The Importance of Randomized Experiments in Evaluating Crime Prevention

David Weisburd*, Joshua C. Hinkle

*Corresponding author for this work

Research output: Chapter in Book/Report/Conference proceedingChapterpeer-review

21 Scopus citations


This article shows the importance of randomized experiments, which offer the most persuasive evaluations of the effects of crime-prevention efforts. It discusses the limitations of nonexperimental methods in concluding the effectiveness of crime prevention interventions, and then studies the statistical advantage of randomized experiments. This is followed by a discussion of the risks associated with not using the most precise methodology to evaluate crime prevention. This article also explains why crime-prevention researchers have often forgotten to use experimental methods and determines the conditions where the randomized experiments are likely to be most successful.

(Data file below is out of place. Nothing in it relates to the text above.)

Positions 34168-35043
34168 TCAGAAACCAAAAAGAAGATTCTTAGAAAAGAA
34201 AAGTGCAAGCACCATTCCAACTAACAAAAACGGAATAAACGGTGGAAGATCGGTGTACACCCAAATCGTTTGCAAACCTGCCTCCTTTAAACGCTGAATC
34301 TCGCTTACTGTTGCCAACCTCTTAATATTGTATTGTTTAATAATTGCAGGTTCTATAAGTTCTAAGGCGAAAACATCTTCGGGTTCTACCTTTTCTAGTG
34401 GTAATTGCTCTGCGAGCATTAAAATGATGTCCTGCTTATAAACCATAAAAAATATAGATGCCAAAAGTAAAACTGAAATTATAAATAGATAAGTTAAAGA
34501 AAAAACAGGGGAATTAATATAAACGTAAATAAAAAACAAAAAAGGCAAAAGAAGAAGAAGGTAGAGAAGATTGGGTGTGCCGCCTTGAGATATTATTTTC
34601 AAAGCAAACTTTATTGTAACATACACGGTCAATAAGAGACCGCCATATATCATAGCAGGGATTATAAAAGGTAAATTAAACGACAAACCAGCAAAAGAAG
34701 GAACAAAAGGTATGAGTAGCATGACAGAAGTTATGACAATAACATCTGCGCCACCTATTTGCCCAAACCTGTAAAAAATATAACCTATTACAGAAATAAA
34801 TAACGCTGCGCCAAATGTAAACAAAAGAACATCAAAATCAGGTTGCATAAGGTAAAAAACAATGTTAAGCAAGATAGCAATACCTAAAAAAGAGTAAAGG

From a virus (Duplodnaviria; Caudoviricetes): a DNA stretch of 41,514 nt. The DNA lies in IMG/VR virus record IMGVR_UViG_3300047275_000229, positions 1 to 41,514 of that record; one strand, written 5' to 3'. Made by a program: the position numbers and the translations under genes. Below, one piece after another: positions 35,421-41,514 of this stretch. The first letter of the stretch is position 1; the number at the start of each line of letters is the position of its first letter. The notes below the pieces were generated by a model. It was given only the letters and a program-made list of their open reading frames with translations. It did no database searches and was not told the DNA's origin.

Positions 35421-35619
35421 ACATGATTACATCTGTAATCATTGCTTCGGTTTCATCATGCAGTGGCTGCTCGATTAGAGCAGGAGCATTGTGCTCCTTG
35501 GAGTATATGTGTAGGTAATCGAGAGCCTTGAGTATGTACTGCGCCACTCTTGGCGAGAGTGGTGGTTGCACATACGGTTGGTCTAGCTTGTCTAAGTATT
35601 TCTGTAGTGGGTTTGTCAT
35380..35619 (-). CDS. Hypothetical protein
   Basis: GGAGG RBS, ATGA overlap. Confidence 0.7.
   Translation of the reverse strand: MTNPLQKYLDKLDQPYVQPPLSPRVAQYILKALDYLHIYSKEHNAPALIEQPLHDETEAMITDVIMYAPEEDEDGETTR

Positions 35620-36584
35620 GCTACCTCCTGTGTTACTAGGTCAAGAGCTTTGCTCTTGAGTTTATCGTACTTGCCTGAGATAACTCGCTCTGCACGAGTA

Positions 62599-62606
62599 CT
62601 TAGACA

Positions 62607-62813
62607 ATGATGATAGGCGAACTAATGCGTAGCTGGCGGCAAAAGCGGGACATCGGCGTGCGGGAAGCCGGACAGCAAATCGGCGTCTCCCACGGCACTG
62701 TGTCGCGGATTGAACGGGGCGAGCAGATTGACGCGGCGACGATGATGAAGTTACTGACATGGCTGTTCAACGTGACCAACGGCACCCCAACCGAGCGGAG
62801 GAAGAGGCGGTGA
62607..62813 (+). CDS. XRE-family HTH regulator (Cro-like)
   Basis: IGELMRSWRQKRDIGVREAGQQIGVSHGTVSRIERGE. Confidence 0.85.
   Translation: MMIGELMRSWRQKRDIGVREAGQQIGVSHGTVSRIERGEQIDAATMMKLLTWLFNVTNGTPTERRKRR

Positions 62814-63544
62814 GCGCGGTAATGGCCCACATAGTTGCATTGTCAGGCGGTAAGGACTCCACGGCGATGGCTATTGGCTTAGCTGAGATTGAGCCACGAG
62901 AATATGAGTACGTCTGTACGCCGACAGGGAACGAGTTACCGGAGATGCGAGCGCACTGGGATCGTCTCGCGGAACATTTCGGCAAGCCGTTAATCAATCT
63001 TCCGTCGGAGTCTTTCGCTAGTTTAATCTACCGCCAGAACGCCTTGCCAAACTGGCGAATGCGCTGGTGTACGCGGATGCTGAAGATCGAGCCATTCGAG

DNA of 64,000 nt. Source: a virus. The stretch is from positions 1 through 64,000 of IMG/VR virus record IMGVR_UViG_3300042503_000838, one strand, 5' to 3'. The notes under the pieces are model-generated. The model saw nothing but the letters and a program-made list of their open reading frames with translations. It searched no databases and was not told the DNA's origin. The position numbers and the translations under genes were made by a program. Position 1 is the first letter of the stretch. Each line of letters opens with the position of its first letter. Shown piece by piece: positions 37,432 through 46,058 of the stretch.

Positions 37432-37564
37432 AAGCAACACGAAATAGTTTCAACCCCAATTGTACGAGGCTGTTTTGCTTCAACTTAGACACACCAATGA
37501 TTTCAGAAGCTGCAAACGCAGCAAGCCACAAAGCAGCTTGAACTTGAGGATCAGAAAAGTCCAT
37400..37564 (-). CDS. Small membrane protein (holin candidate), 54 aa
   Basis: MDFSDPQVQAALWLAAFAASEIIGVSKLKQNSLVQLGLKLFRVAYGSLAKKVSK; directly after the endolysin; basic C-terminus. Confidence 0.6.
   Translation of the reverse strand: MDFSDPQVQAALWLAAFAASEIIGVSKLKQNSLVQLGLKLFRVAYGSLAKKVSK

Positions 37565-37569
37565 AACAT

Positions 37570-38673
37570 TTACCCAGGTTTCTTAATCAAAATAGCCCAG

Original languageAmerican English
Title of host publicationThe Oxford Handbook of Crime Prevention
PublisherOxford University Press
ISBN (Electronic)9780199940783
ISBN (Print)9780195398823
StatePublished - 12 Mar 2012

Bibliographical note

Publisher Copyright:
© 2012 by Oxford University Press. All rights reserved.


  • Crime-prevention efforts
  • Crime-prevention researchers
  • Experimental methods
  • Nonexperimental methods
  • Randomized experiments
  • Risks
  • Statistical advantage


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